Heller’s Fabulous Furniture is operated Steve Heller, a local artist, woodworker and sculptor. Heller, a man of many skills, makes one-of-a-kind wood furniture, creates metal art out of all sorts of odds and ends and even customizes old cars. Heller’s works have been featured in a variety of newspaper and magazine articles including Architectural Digest, Car & Travel, Hudson Valley Magazine and the New York Times. Heller’s store is certainly worth a stop on your way along Route 28. Visit the store website at www.fabulousfurnitureon28.com for more information.

Photograph of metallic sculptures at Heller’s Fabulous Furniture along Route 28, Boiceville in the central Catskills.Rock OnHeller’s Fabulous Furniture, located along Route 28 in Boiceville, is home to a wide variety of interesting and eclectic metallic sculptures. One of the largest installations is a 25-foot rocket ship, detailed with Martians driving a spaceship while waving out the window, with a humorous motto of Roswell or Bust. The rocket ship weighs 11,000 pounds and interestingly utilizes a cement truck barrel mixer, bulldozer treads and old car parts. Other sculptures include all sorts of aliens and robots, as well as a metallic pig and a guitar.

Heller’s Fabulous Furniture is operated Steve Heller, a local artist, woodworker and sculptor. Heller, a man of many skills, makes one-of-a-kind wood furniture, creates metal art out of all sorts of odds and ends and even customizes old cars. Heller’s works have been featured in a variety of newspaper and magazine articles including Architectural Digest, Car & Travel, Hudson Valley Magazine and the New York Times. Heller’s store is certainly worth a stop on your way along Route 28. Visit the store website at www.fabulousfurnitureon28.com for more information.

Photograph of metallic sculptures at Heller’s Fabulous Furniture along Route 28, Boiceville in the central Catskills.PeacockHeller’s Fabulous Furniture, located along Route 28 in Boiceville, is home to a wide variety of interesting and eclectic metallic sculptures. One of the largest installations is a 25-foot rocket ship, detailed with Martians driving a spaceship while waving out the window, with a humorous motto of Roswell or Bust. The rocket ship weighs 11,000 pounds and interestingly utilizes a cement truck barrel mixer, bulldozer treads and old car parts. Other sculptures include all sorts of aliens and robots, as well as a metallic pig and a guitar.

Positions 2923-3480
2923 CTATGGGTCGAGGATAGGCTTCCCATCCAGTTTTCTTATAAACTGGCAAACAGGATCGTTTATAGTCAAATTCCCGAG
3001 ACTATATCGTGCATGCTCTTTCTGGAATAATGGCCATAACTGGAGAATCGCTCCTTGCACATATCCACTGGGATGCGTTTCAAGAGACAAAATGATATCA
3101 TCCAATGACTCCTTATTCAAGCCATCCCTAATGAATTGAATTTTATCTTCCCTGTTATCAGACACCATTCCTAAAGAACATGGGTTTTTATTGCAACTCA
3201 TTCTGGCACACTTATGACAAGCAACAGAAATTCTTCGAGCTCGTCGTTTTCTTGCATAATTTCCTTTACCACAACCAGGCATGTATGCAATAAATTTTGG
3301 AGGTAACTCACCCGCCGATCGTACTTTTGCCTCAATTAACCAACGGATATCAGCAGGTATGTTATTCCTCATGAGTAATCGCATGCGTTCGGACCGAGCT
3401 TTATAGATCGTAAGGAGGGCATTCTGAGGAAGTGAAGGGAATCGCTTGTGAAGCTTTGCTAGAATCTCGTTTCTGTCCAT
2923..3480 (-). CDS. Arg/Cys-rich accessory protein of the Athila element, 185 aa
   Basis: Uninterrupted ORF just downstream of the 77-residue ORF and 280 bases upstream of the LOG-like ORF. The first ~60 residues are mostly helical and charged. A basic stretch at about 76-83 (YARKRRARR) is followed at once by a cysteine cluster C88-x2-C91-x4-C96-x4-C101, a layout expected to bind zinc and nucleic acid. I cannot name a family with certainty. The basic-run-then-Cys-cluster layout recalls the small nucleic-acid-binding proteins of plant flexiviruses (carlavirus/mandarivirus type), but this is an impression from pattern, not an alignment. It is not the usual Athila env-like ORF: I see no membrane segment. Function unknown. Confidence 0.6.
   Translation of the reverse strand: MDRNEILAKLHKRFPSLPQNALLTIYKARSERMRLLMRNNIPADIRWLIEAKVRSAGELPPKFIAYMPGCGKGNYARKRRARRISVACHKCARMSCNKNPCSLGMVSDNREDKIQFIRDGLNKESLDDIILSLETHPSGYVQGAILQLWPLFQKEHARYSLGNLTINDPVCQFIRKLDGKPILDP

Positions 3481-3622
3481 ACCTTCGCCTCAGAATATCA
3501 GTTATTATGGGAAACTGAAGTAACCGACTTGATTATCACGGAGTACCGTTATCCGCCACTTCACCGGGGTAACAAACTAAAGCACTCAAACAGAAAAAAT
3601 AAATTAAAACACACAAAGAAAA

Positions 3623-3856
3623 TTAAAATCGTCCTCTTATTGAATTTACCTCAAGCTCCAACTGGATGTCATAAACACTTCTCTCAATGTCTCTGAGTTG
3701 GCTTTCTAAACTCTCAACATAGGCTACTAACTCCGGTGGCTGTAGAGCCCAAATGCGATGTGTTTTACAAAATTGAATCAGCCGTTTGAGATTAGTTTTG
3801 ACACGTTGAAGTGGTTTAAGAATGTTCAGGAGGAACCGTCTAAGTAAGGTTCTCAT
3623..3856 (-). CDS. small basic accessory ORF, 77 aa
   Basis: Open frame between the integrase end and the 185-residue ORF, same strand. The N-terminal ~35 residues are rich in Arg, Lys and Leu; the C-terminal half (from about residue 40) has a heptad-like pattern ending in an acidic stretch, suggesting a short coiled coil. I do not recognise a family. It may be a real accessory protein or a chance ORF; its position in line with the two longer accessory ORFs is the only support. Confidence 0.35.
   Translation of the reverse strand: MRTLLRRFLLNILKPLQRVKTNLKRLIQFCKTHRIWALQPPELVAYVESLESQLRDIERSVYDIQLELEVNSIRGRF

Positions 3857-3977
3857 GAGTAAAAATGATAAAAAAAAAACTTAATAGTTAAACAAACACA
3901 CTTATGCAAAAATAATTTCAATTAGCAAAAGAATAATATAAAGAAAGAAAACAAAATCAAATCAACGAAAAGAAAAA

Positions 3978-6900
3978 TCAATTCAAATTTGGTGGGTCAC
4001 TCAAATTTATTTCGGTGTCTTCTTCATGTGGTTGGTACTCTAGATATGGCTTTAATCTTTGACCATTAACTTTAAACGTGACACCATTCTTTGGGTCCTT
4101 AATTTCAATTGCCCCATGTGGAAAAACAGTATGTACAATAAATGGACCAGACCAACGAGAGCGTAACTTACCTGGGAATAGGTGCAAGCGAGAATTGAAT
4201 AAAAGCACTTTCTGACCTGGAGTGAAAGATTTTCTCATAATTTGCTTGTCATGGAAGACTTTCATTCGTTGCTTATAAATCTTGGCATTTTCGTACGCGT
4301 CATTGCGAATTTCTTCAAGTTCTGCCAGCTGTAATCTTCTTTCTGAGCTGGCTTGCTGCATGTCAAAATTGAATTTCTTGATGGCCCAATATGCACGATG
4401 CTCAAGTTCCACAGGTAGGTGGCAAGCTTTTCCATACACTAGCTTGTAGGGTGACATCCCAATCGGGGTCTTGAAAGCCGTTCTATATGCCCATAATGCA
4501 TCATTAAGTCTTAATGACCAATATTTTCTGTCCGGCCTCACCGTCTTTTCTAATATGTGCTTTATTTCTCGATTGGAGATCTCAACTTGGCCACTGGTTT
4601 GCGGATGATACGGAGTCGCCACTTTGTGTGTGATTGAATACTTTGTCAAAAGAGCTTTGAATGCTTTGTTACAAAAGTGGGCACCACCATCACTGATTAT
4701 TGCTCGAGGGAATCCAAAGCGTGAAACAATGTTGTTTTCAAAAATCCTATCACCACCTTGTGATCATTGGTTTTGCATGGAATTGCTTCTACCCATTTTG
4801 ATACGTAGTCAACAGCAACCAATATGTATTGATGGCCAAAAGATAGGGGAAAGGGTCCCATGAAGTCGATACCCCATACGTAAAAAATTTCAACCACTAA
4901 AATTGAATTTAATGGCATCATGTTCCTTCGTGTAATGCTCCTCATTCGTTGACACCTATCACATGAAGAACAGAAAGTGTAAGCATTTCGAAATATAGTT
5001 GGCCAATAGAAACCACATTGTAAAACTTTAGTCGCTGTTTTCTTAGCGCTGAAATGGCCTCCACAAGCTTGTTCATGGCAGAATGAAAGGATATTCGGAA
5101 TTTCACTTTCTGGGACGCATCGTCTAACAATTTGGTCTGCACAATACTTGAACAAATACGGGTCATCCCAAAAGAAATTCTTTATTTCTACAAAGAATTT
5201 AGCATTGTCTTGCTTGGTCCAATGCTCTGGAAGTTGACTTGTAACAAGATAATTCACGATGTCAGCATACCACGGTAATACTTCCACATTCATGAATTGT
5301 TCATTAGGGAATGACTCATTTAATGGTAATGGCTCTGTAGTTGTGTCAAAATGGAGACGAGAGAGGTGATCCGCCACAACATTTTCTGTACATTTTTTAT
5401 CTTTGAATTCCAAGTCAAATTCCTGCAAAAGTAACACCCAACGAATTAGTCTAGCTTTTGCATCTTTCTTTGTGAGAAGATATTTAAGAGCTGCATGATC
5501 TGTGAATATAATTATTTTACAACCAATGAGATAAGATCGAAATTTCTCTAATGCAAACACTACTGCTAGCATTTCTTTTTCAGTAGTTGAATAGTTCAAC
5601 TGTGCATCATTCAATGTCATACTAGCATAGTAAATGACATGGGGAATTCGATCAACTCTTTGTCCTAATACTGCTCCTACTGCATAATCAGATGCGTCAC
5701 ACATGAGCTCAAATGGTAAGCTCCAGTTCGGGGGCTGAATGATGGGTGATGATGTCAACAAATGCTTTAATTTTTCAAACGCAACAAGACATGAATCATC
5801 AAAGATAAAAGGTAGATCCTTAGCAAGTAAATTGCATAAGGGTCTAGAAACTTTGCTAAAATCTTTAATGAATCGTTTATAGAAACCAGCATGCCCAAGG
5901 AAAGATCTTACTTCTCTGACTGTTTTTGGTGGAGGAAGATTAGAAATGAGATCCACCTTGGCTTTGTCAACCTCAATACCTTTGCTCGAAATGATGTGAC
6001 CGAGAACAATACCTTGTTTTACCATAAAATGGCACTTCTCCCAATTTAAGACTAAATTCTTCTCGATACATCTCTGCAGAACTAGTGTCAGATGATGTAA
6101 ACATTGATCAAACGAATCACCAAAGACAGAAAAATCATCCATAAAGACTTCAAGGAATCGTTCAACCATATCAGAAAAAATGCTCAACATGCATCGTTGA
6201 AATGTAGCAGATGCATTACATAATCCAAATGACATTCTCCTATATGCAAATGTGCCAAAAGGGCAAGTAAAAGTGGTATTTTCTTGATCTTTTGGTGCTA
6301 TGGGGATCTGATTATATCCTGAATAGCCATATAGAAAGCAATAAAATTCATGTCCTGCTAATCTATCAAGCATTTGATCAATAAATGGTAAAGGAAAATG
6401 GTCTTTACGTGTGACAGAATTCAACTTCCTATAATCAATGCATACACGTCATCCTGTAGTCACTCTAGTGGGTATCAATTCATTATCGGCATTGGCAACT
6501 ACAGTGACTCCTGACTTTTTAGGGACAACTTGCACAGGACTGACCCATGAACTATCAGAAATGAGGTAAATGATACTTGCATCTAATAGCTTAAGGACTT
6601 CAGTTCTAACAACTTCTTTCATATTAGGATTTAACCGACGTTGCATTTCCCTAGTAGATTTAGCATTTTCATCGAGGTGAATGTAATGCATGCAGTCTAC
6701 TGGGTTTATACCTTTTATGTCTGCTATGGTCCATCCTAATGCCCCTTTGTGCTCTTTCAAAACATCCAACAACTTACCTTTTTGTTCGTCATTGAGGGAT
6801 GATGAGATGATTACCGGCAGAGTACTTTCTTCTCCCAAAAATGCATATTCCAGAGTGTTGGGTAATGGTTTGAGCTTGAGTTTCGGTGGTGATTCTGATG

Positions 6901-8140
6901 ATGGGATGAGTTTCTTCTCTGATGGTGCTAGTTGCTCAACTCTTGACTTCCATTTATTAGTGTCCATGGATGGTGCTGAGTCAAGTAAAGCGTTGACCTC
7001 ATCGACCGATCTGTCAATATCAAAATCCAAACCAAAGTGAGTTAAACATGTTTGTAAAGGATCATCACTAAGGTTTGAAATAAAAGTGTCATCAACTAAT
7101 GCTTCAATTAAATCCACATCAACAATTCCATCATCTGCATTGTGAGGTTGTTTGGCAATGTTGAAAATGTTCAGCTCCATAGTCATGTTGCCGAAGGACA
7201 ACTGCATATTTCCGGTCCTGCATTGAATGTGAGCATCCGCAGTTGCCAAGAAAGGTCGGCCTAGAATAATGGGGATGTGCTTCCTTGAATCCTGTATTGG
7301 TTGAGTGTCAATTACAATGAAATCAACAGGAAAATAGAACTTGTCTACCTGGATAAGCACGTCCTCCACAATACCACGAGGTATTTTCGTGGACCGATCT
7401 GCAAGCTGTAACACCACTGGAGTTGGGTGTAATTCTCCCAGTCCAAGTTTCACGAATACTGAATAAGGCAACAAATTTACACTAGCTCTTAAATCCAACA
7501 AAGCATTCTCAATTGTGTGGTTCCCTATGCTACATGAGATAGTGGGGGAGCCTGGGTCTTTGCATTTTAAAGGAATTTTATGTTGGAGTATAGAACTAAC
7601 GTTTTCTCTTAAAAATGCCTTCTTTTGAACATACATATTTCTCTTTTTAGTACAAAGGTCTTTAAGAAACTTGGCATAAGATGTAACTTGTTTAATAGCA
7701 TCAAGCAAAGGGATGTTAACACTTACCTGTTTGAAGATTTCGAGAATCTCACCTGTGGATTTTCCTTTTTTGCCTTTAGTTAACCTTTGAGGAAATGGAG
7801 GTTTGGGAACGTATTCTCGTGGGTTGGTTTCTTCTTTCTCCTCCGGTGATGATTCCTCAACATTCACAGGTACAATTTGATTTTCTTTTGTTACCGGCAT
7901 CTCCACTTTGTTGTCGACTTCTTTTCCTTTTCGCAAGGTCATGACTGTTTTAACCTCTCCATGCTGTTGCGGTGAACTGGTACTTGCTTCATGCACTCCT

Heller’s Fabulous Furniture is operated Steve Heller, a local artist, woodworker and sculptor. Heller, a man of many skills, makes one-of-a-kind wood furniture, creates metal art out of all sorts of odds and ends and even customizes old cars. Heller’s works have been featured in a variety of newspaper and magazine articles including Architectural Digest, Car & Travel, Hudson Valley Magazine and the New York Times. Heller’s store is certainly worth a stop on your way along Route 28. Visit the store website at www.fabulousfurnitureon28.com for more information.

Photograph of metallic sculptures at Heller’s Fabulous Furniture along Route 28, Boiceville in the central Catskills.Pink PigHeller’s Fabulous Furniture, located along Route 28 in Boiceville, is home to a wide variety of interesting and eclectic metallic sculptures. One of the largest installations is a 25-foot rocket ship, detailed with Martians driving a spaceship while waving out the window, with a humorous motto of Roswell or Bust. The rocket ship weighs 11,000 pounds and interestingly utilizes a cement truck barrel mixer, bulldozer treads and old car parts. Other sculptures include all sorts of aliens and robots, as well as a metallic pig and a guitar.

Heller’s Fabulous Furniture is operated Steve Heller, a local artist, woodworker and sculptor. Heller, a man of many skills, makes one-of-a-kind wood furniture, creates metal art out of all sorts of odds and ends and even customizes old cars. Heller’s works have been featured in a variety of newspaper and magazine articles including Architectural Digest, Car & Travel, Hudson Valley Magazine and the New York Times. Heller’s store is certainly worth a stop on your way along Route 28. Visit the store website at www.fabulousfurnitureon28.com for more information.

 

 

 

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[email protected] (American Catskills) Architectural Digest art artist automobile Boiceville business car Car & Travel Catskill Mountains Catskills furniture Heller's Fabulous Furniture Hudson Valley Magazine magazine Martians metal New York New York Times rocket ship Roswell or Bust Route 28 sculptor shop spaceship Steve Heller store Ulster County https://www.americancatskills.com/blog/2024/4/heller-s-fabulous-furniture-boiceville Sat, 27 Apr 2024 12:00:00 GMT